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Final Progress Reports: Columbia University: Trace Metals Core

Superfund Research Program

Trace Metals Core

Project Leader: Joseph H. Graziano
Grant Number: P42ES010349
Funding Period: 2000-2017
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Final Progress Reports

Year:   2016  2010  2005 

The primary purpose of the Trace Metals Core Laboratory, which is jointly funded by SRP and the P30 Center, is to provide Center investigators with the capability to obtain analyses of biological samples for a broad array of metals. In addition, the facility provides method development for these analyses, standardization, and quality control. The Trace Metals Core provides analytical support to Drs. Habibul Ahsan, Mary Gamble, and Joseph Graziano.

During the past year, this Core Lab conducted more than 30,000 "routine" analyses of biological samples from the researchers it supports. A main focus of the Core's activities has been analytical support for As and creatinine measurements for the HEALS Cohort Study, which is now in its fourth biannual follow-up visit. Roughly one half of the laboratory's analyses have gone to support Dr. Mary Gamble's studies of folate and creatine supplementation in the FACT Study (Folate and Creatine Trial; N = 800), as well as Dr. Ahsan's BEST study (Bangladesh Vitamin E and Selenium Trial; N = 8,000). In addition, in support of Dr. Gamble's FOX study (Folate, Arsenic and Oxidate Stress), 400 urinary and blood measurements were conducted, including measurements of arsenic metabolites by HPLC-ICP-MS-DRC technology.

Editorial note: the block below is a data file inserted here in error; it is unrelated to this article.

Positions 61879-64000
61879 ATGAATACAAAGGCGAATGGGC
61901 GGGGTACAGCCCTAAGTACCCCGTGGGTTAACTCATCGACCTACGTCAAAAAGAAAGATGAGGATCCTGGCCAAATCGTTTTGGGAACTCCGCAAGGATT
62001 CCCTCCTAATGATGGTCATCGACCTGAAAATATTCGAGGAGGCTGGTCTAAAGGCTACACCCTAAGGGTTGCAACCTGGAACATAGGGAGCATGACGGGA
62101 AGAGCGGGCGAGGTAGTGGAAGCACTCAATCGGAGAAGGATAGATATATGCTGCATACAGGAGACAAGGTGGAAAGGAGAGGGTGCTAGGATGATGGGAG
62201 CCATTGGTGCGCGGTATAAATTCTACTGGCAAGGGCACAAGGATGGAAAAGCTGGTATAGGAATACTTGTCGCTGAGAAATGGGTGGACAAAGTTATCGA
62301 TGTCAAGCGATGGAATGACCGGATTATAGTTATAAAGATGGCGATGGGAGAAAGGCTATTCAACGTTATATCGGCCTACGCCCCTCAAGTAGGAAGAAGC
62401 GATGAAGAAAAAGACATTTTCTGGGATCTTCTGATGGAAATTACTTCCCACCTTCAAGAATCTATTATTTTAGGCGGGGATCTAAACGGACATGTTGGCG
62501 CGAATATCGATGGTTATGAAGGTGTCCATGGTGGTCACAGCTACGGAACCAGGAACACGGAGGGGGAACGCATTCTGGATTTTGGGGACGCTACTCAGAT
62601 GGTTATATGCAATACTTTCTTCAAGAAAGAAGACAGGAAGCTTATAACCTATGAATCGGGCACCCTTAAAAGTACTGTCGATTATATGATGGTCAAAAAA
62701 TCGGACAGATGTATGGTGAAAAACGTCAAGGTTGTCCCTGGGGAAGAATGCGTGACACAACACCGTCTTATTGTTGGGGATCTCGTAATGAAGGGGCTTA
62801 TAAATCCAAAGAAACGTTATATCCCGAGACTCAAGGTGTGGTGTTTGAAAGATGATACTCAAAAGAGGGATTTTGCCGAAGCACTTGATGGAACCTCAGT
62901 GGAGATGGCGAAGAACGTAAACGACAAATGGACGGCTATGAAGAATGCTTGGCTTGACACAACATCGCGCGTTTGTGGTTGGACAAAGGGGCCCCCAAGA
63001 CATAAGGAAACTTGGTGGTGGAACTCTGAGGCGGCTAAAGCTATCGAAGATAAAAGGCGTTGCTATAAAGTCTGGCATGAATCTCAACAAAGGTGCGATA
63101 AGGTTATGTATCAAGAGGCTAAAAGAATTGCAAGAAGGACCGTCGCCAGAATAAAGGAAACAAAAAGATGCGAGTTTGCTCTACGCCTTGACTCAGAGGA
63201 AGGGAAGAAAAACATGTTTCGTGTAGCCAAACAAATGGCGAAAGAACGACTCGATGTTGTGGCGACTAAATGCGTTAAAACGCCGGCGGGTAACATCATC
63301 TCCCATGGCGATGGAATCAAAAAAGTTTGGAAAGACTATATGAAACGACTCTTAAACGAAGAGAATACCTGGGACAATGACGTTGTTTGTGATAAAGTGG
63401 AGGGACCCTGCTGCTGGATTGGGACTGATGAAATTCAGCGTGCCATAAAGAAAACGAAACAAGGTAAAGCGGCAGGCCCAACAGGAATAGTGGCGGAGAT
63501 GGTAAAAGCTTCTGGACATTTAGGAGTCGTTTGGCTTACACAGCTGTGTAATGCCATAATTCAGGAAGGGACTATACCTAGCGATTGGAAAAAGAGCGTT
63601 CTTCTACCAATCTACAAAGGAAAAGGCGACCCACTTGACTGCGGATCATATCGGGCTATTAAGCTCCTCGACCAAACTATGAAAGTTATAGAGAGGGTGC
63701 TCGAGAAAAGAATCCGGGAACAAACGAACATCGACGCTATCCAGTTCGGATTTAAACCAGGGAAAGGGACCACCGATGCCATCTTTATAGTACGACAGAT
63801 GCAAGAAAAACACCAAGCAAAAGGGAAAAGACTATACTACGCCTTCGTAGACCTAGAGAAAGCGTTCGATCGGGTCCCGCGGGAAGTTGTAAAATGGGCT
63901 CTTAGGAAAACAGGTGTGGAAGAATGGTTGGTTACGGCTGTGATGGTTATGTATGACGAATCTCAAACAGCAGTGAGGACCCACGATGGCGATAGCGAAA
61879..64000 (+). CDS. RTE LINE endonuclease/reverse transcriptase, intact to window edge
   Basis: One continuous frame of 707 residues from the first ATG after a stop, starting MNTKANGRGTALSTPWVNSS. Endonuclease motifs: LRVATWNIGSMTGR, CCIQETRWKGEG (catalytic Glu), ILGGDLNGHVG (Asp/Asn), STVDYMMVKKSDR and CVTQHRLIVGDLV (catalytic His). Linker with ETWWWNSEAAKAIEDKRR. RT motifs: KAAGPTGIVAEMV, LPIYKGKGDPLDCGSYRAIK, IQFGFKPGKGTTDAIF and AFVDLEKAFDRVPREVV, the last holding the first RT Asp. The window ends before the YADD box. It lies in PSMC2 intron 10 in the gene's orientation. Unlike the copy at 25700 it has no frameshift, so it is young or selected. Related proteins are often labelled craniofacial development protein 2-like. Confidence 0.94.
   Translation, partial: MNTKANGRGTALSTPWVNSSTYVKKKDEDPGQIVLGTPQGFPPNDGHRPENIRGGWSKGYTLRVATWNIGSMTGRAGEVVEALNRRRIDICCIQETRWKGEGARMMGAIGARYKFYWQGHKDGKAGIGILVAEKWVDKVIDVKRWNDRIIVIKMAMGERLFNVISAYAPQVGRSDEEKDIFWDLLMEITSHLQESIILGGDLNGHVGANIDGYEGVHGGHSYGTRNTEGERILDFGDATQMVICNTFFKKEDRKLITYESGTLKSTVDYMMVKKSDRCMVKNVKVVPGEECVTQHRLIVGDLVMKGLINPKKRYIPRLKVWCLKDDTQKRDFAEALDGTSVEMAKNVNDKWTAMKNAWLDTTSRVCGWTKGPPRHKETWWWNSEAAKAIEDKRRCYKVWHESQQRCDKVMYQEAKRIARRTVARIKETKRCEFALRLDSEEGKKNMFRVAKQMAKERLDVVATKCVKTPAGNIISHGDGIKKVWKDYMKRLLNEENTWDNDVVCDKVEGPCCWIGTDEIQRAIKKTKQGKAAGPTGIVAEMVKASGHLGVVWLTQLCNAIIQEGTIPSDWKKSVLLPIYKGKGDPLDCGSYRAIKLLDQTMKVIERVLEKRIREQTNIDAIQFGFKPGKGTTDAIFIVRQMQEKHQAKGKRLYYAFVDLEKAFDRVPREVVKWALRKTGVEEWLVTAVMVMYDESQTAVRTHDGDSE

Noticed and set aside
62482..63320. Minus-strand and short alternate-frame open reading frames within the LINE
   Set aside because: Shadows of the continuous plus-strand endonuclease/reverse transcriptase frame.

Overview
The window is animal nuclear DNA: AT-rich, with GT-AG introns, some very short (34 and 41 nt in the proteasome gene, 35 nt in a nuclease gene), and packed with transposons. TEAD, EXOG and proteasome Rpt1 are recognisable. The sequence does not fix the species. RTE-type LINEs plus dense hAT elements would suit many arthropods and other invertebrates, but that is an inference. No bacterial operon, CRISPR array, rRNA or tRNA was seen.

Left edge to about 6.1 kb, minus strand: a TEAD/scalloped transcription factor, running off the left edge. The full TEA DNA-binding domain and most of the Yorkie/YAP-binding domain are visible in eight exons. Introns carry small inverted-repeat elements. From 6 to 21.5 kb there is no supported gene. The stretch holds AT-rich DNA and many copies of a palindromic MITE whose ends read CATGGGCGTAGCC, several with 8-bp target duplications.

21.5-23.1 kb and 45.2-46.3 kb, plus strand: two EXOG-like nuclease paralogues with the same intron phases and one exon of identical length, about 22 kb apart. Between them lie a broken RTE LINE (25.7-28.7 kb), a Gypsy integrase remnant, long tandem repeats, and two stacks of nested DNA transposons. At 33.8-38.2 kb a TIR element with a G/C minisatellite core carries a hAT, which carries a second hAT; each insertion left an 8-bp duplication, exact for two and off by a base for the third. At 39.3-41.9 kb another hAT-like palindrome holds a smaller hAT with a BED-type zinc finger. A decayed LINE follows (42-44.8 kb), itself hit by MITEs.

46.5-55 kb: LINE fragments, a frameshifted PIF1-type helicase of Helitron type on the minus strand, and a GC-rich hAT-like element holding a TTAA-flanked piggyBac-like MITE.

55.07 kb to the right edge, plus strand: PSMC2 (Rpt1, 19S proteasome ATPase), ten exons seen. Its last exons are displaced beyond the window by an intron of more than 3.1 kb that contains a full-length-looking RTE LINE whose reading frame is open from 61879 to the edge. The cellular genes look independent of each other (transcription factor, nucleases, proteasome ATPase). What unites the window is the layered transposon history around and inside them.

Given the similarities in the metabolism of Mn and Fe, Core researchers have also conducted various measurements related to Fe metabolism in various studies of children and adults. These have included hemoglobin, plasma iron, ferritin and transferrin receptors.

Four years ago, the Trace Metals Core developed a new method for the analysis of arsenic in blood, using ICP-MS-DRC. That method allowed Core researchers to demonstrate that blood As is an extremely useful biomarker of exposure. Moreover, the method allows for the simultaneous measurement of other metals of interest that are covariates in many analyses, namely Pb, Mn, and Se. During the past year the lab has continued to provide these blood analyses to several researchers, notably Dr. Gamble.

Given the potential utility of blood arsenic measurements in epidemiologic research, last year researchers have validated the use of fingerstick blood samples for the analysis of As in blood. This method is now in full use and has allowed for repeat measurements of blood As concentrations in Dr. Gamble's large folate/creatine trial (i.e., the FACT Study). Approximately 2,400 fingerstick samples have been collected and are in the process of being analyzed by this new method.

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